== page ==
Bread was $.15 in 1950, inflation says is should only cost $1.25. Instead is costs $2.00 or more. Soda cost $.07 in 1950. It should only cost $.58. Instead it costs about $.75.3
My question to you is, why? Why is processed food MORE expensive when the basic ingredients are LESS expensive? Wheat is cheaper than it’s ever been in history, yet bread is more expensive than it’s ever been. Sugar and high fructose corn syrup is cheaper, but soda is more expensive. This means higher profits for the food companies. Not for the farmers.
The money being made in the food industry is being made in processing. A bushel of corn yields about 33lbs of High Fructose Corn Syrup. That 33 lbs sells for about $13. Sounds cheap, right? Well the bushel of corn cost only $3.00.2 That’s means that the processing company is selling the corn syrup for over four times what they paid for the corn. Not that they’re making a ton of money. It’s very energy intensive to process corn syrup.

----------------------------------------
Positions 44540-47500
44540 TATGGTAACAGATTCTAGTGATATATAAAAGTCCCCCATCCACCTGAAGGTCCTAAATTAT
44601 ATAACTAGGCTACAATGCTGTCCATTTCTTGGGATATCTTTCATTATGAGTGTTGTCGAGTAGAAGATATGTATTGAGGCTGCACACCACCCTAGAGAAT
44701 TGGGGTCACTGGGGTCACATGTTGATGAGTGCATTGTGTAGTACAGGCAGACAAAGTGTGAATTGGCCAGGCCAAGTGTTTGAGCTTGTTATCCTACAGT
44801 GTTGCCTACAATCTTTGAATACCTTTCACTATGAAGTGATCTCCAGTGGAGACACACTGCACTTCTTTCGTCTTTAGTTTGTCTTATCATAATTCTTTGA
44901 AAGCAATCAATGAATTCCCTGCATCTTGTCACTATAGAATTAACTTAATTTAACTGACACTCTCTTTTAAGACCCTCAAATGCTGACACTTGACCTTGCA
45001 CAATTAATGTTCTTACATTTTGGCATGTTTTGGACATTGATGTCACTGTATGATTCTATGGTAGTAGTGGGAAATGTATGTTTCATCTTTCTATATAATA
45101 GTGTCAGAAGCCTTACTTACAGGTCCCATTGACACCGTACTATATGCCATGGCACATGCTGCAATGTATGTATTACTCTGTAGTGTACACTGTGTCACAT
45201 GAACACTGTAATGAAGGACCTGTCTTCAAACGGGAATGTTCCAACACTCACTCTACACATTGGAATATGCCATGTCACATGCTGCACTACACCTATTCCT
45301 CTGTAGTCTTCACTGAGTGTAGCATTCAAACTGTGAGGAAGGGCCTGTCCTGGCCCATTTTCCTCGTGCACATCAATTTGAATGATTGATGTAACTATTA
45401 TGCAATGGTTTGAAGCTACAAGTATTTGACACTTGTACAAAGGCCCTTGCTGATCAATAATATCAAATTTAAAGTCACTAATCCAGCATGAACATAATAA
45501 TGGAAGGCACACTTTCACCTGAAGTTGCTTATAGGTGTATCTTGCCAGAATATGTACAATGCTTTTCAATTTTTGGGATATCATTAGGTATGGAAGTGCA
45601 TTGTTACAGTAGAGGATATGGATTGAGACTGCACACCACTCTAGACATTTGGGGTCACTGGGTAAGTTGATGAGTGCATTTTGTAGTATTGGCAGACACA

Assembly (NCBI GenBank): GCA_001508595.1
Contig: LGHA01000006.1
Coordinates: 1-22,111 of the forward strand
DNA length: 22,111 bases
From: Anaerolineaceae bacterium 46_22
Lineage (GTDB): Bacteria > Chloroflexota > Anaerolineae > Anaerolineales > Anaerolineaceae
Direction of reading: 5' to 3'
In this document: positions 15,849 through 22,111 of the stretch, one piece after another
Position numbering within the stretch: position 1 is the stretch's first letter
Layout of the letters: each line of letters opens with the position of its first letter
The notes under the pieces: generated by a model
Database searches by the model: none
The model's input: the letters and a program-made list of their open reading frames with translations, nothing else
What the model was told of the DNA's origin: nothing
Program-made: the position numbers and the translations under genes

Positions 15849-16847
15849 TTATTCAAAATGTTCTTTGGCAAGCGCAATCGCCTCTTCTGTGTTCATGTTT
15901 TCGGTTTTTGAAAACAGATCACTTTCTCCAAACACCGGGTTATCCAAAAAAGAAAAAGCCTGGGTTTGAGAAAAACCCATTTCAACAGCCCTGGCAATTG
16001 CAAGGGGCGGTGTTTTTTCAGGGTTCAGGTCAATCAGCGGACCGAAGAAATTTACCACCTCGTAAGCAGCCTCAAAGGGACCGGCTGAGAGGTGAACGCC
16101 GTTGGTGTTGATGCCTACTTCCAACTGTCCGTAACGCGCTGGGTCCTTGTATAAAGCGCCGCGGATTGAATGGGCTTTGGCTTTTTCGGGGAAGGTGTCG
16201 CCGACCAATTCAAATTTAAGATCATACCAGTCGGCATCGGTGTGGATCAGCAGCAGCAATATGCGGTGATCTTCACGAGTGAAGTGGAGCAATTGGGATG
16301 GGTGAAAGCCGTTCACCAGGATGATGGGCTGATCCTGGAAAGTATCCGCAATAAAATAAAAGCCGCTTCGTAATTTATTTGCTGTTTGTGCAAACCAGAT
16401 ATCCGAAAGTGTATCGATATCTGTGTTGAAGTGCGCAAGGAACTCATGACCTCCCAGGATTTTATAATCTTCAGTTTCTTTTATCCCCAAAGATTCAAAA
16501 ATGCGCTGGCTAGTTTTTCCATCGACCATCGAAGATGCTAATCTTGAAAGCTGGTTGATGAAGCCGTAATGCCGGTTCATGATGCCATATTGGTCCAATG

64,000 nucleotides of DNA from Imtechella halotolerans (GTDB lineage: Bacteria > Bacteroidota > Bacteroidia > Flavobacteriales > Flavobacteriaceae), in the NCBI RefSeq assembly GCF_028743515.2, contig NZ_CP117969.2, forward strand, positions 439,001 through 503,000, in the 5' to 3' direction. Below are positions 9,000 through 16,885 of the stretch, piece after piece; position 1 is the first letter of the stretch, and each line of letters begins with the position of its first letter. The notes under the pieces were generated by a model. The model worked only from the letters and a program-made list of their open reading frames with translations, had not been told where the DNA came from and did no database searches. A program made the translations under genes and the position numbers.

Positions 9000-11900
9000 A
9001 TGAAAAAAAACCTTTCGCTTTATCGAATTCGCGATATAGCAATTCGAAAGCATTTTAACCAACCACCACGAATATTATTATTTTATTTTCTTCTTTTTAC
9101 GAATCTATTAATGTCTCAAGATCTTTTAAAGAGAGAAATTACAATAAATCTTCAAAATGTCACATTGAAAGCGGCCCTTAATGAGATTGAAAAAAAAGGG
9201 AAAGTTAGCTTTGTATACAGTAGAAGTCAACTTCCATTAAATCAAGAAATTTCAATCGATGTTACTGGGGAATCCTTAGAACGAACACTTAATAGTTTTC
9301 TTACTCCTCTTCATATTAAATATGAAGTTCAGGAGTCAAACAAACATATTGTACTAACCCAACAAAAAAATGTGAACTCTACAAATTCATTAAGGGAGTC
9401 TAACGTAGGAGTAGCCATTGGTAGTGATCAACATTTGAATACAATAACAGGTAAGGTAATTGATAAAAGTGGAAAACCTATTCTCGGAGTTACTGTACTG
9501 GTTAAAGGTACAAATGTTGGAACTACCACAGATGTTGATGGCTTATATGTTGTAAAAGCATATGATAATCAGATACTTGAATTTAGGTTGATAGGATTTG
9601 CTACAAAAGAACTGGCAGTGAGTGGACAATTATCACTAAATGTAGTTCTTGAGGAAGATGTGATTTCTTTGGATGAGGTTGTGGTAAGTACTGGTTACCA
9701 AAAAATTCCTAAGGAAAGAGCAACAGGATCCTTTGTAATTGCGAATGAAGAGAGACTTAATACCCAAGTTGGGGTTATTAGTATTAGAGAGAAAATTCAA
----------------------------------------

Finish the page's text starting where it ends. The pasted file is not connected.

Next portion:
You Spend How Much?
Isn’t it elitist to pay $100 a month for television, another $100+ for cell phones, and at least $50 for internet? That’s $250 a month for things that no one had 50 years ago. They did just fine without them. This is all a form of elitism. There are well over a billion people that don’t have these luxuries. In fact, there are many parts of the would that do not even have electricity.
“But my son needs his cell phone. How will I know where he is if I can’t call him?” says every parent nowadays. You don’t want them to get kidnapped or worse.
But what about kids in the 70s, 80s or 90s? What did they do? Did they all get kidnapped or lost? No, they were responsible enough to figure it out. They knew when and where to meet their parents. And if they didn’t, they found a phone and called their parents. They knew to be home by dark. Not because they’re parents called them, but because they remembered on their own. It seems to me, kids in the 70s were more responsible than kids are now.